School-made-to-fit

Originally published on the World website

Educators are trying to provide more help to students with dyslexia

Naomi Peña’s four children have dyslexia. In fall 2020, as her son Lucas learned virtually from home in New York City during the pandemic, she realized just how far behind he was at his public school.

“Mom, I have a small brain,” her son, now 12, would tell her.

After a pricey neuropsychological evaluation, school officials offered some extra support but ultimately couldn’t provide the structural literacy program Lucas needed, according to his mom. By March 2021, Peña began looking for a school more tailored to his needs. She found a private school for students with dyslexia or other learning disabilities and decided to enroll him. The city Department of Education will pay the school’s $75,000 annual tuition, but Peña had to hire an educational attorney to ensure that she followed proper procedures to receive that reimbursement.

Peña is the co-founder of the Literacy Academy Collective. For the past two years, she and six other moms have been advocating for a new public school for students with dyslexia in New York City. In late January, city Department of Education Chancellor David Banks announced plans for just that. A new school for dyslexia students will complement Bridge Preparatory Charter School, a dyslexia-focused school that opened on Staten Island in 2019. No location or opening date information for the new school has been announced. But while many education advocates agree that NYC students with dyslexia need more support, they disagree over whether a dedicated school is the right approach.

According to data from the city’s Department of Education, one-fifth of the school district’s roughly 1 million students have disabilities. Of those, more than 67,000 have been diagnosed with a learning disability. Students with dyslexia have difficulties learning to read and matching letters with sounds.

“The sheer scale of the problem is daunting,” said David Bloomfield, a professor of education leadership, law, and policy at the CUNY Graduate Center and Brooklyn College. He worries that a stand-alone dyslexia school will serve only a fraction of the students who need help. Instead, he said schools should use COVID-19 funding to staff every school with reading specialists and experts trained in phonics instruction.

While Bloomfield agrees that students at a dyslexia-specific school will benefit from extra intervention, he is concerned the results won’t last: “My worry with schools like this is they may start out with great fanfare and great attention, but because they’re segregated, and isolated, they tend to diminish in quality over time.”

Emily Levy, founder of the New York–based EBL Coaching tutoring service, estimates that more than a fifth of her company’s 200 students have dyslexia. She said that while some students with milder forms of dyslexia may be able to adapt well in mainstream classes, students with more severe needs would likely benefit from an all-school model. She also pointed out that a multisensory, structured literacy approach to reading instruction that includes phonics and decoding skills not only works best for students with dyslexia but also often transfers well to other students: “Kids first off seem to enjoy the multisensory approach—it helps the information stick in their long-term memory.”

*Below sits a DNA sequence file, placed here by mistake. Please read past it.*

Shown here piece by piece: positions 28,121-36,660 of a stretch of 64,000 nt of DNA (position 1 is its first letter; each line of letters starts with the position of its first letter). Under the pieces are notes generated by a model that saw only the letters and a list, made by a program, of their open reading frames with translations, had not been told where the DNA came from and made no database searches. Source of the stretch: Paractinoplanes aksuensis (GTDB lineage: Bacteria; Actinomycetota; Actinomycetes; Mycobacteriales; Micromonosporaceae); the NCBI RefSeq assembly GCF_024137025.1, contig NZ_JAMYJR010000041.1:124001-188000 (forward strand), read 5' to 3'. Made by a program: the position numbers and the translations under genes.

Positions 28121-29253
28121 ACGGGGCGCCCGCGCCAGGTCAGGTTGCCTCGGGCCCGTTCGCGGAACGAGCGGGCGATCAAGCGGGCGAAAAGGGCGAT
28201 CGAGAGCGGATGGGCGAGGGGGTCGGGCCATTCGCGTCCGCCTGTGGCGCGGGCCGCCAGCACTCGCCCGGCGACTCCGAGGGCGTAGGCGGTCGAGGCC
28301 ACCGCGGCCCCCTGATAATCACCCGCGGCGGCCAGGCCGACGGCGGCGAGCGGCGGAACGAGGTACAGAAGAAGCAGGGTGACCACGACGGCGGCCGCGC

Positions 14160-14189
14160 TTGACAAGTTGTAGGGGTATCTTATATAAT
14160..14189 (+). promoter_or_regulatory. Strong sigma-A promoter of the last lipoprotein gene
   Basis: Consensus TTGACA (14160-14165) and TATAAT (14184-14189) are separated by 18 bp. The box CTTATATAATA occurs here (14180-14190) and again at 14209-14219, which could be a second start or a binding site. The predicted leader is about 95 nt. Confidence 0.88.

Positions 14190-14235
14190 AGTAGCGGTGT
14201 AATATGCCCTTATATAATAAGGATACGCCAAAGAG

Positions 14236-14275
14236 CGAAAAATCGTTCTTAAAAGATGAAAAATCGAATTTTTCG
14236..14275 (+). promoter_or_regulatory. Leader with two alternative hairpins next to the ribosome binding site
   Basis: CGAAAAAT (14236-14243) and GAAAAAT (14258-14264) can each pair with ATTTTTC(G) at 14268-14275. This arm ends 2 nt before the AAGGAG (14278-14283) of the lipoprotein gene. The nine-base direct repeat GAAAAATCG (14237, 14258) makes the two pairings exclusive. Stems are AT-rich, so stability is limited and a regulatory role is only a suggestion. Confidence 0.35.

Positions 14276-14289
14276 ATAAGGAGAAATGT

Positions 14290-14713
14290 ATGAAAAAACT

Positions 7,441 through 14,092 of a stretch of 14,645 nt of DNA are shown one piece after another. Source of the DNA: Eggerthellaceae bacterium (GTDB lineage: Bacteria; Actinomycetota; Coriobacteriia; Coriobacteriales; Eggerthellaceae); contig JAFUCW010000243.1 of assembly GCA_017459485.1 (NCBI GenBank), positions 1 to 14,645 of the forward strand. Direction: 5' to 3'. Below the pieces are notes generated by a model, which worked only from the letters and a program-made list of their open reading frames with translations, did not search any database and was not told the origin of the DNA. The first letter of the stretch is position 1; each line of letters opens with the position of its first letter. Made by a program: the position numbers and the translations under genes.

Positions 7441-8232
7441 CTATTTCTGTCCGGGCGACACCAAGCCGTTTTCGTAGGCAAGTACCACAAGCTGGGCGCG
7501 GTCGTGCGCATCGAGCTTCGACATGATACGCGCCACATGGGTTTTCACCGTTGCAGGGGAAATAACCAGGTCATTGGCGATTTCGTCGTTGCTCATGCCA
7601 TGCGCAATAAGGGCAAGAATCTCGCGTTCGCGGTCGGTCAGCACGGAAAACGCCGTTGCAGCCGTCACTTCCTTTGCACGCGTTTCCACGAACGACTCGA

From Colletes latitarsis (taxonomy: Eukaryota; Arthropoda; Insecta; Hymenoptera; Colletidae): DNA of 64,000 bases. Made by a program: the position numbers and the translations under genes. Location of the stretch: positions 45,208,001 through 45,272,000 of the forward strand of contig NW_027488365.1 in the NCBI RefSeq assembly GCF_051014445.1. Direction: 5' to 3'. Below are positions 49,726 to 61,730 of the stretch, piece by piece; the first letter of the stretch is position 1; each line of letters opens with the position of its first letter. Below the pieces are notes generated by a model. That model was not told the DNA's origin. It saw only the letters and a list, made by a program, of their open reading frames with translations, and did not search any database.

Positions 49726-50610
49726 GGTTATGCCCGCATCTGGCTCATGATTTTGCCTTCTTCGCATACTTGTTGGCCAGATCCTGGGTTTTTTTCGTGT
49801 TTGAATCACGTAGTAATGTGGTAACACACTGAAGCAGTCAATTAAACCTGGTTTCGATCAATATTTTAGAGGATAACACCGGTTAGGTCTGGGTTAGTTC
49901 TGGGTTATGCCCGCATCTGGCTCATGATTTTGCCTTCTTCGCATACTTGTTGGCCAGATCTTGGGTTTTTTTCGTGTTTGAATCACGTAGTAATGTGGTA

Some private schools have found a niche serving students with special learning needs. Molly Arthur founded Educational Pathways Academy in Naples, Fla., in 2017, a Christian school that now serves 82 students from first to 10th grade. All of the school’s students have reading difficulties similar to dyslexia, though not all have a clear dyslexia diagnosis. Some students were adopted after being exposed to drugs prenatally, Arthur said, and one student has a chromosomal disorder. All have average or higher IQ: One sixth grader has an IQ of 135 but reads at a second grade level.

Students at Educational Pathways spend about half of each day in peer groups corresponding to their age and ability and the other half following an independent schedule. Students move to a new classroom and a new teacher every 40 minutes—a design Arthur said is also helpful for her students with ADHD.

Arthur knows the emotional toll dyslexia can take: Her dyslexic sister dropped out of school when she was 16. Many students come to the school with self-doubt, she said, and she wants to focus on the child as a whole person. “God didn’t forget to give you the ability to read well or write well or comprehend well—He doesn’t make mistakes,” she said. “We really try to instill in them that you are made by God for a plan, for a purpose.” She said parents have told her that their children are enjoying school for the first time since coming to Educational Pathways.

Back in New York, Peña said she and others at the Literacy Academy Collective are working toward launching a teacher training residency program. Teachers would receive training and experience by teaching in a dyslexia-specific school, then could take dyslexia-friendly education methods, such as structured literacy, into their district schools.

Meanwhile, Lucas has thrived in his new classroom. “He literally told me last week that his favorite class is reading and writing,” Peña said. “This is a kid that could not string together a couple of sentences to make a paragraph or read a couple of lines.”

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